Port: Like it or not, the Respect for Marriage Act is how the law is supposed to be made in America

Serious questions of policy in our society should be settled through the flawed, frustrating, and often extremely protracted process of democracy and not judicial fiat.

Gay marriage supporters in 2011
Gay marriage supporters rally in April of 2011 as Minnesota lawmakers considered whether to put an anti-gay marriage provision in the state Constitution.
Don Davis / Forum News Service file photo
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MINOT, N.D. — Today the U.S. House of Representatives voted, again, in favor of the Respect for Marriage Act (the chamber had to confirm a somewhat amended version of the bill which emerged from the Senate). The legislation now heads to the desk of President Joe Biden, who has indicated he will sign it.

North Dakota's all-Republican congressional delegation was split on the bill. Sens. John Hoeven and Kevin Cramer voted against the bill, claiming that it doesn't contain sufficient protections for religious liberty. Congressman Kelly Armstrong specifically disagreed with that argument, and voted for it.

"Same-Sex Marriage Will Finally Be Written Into Law," is the headline one national media outlet used to describe this turn of events, and that says a lot, doesn't it?

Same-sex marriage is already legal in every American state. But for many of those states, it's legal because the U.S. Supreme Court issued an opinion finding bans on same-sex marriage to be unconstitutional. When that opinion was handed down in 2015, I wrote that I was glad that same-sex marriage was going to be legal, but that I wish legalization had come from the political process and not the courts.

Now here we are, finally getting a political solution to this pressing social policy question, though I should note that the court precedent outlawing same-sex marriage bans still stands. It was only the threat of that precedent being overturned, as expressed by Justice Clarence Thomas in concurrence with the court's opinion overturning Roe v. Wade, that prompted this Congress to act.


By the way, if the court overturns their precedent on same-sex marriages, too, the Respect for Marriage Act wouldn't overturn any state-level marriage bans from taking effect. It would only apply the "full faith and credit" clause of the constitution to the situation, requiring that every state recognize legally-issued marriage licenses from other states.

Though, I have to think, that if the Supreme Court were to overturn the precedent, many state-level bans on same-sex marriage wouldn't survive. Because attitudes about same-sex marriage have changed, dramatically.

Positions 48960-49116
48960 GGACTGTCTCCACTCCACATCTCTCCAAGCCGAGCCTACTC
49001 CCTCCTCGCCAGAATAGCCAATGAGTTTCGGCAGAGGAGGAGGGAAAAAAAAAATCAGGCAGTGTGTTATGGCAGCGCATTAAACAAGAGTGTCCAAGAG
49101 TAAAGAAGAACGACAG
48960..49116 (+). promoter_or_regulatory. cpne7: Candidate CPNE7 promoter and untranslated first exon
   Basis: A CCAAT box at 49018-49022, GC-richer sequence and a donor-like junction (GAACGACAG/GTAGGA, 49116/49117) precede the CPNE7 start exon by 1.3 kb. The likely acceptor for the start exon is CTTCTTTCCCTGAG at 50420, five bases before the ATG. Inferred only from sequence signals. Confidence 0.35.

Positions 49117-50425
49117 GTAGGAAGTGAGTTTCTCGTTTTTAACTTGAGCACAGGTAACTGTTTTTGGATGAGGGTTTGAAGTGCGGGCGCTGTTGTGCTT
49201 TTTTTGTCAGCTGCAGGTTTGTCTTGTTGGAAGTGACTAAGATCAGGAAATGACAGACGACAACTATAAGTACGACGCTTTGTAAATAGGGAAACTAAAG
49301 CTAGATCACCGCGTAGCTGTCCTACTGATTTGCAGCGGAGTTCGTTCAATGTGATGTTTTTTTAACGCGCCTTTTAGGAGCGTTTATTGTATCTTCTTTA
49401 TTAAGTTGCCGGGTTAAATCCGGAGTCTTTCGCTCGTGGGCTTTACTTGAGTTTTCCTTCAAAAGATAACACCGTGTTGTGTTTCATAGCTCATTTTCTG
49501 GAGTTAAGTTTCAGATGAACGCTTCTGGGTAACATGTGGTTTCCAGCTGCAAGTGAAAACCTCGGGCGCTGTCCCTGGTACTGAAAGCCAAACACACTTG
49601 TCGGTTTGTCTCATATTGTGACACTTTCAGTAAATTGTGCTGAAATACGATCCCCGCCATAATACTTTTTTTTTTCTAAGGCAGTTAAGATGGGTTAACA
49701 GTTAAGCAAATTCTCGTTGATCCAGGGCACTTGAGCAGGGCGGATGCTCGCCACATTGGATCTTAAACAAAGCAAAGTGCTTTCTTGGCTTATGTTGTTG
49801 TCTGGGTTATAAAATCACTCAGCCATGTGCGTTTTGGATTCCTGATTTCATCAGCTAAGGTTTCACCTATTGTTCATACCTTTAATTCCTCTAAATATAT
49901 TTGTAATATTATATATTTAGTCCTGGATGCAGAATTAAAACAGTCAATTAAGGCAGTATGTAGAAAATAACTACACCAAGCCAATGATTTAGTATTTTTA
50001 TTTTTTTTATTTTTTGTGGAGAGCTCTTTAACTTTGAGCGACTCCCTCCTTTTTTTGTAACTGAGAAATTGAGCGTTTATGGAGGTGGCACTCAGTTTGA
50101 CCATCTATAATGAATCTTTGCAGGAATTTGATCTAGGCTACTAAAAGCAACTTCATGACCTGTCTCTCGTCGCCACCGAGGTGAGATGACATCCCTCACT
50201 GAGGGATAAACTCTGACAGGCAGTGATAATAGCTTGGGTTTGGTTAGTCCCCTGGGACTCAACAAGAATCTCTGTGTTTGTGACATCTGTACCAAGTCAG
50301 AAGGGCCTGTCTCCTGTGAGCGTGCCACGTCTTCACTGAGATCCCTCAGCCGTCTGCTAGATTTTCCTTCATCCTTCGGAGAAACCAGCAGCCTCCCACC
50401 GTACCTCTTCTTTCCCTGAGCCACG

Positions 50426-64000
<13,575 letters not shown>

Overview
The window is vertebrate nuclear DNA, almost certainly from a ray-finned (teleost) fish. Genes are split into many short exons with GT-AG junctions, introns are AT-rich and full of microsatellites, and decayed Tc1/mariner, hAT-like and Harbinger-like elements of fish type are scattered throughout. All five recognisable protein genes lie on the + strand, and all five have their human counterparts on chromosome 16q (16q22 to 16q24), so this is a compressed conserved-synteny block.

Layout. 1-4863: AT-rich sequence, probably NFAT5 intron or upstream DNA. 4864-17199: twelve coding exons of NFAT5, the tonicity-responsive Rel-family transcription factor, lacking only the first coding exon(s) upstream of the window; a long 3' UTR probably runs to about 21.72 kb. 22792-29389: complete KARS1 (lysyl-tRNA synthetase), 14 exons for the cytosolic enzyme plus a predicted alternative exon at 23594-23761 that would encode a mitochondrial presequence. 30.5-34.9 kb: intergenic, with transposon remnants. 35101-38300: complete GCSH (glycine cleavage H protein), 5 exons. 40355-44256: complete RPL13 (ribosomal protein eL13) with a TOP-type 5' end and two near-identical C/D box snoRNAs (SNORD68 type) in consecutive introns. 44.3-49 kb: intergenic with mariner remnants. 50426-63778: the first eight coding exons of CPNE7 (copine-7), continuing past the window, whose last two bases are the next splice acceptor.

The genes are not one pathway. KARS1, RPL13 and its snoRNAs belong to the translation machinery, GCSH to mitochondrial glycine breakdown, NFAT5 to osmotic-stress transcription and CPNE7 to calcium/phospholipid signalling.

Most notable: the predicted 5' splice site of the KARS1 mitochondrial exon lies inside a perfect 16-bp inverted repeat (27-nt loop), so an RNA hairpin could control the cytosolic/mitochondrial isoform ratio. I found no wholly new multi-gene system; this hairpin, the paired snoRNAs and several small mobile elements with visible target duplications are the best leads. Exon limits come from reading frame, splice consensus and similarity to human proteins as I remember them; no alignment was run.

Which is why this issue should have been left to the political process. Making law at the ballot box, and in legislatures, is often a slower process than getting some judges to write the law for you, but ultimately it's a healthier process for our country.

It's the way our political process was designed to work.

Judges imposing their preferred policy outcomes is not what our founders intended when they designed our system of government.

Today, Congress passed a law protecting marriage rights for same-sex couples, and it passed with significant bipartisan support. Armstrong was joined by 58 other Republicans in Congress — 47 total in the House, 12 in the Senate — in voting for this legislation.

Not everyone liked this bill — in the Senate 36 Republicans voted against the bill, as did another 169 in the House — but the goal of democracy isn't unanimity. It's consensus. And there was enough of a political consensus around this legislation for Congress to make it law.

That's a much happier outcome — certainly a more rigorous and inclusive one — than a few judges deciding what the law ought to be. And because of that, this political victory for marriage rights will be more enduring, I think.


The Supreme Court should strike down its precedent on same-sex marriage. Not because I want same-sex marriage to be outlawed, but because that's not how our system should work.

The Respect for Marriage Act is how law should be made in America.

Serious questions of policy in our society should be settled through the flawed, frustrating, and often extremely protracted process of democracy and not judicial fiat.

"You could hear an audible groan in the chamber," one lawmaker told me shortly afterward. "Absolutely embarrassing."
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Opinion by Rob Port
Rob Port is a news reporter, columnist, and podcast host for the Forum News Service. He has an extensive background in investigations and public records. He has covered political events in North Dakota and the upper Midwest for two decades. Reach him at Click here to subscribe to his Plain Talk podcast.
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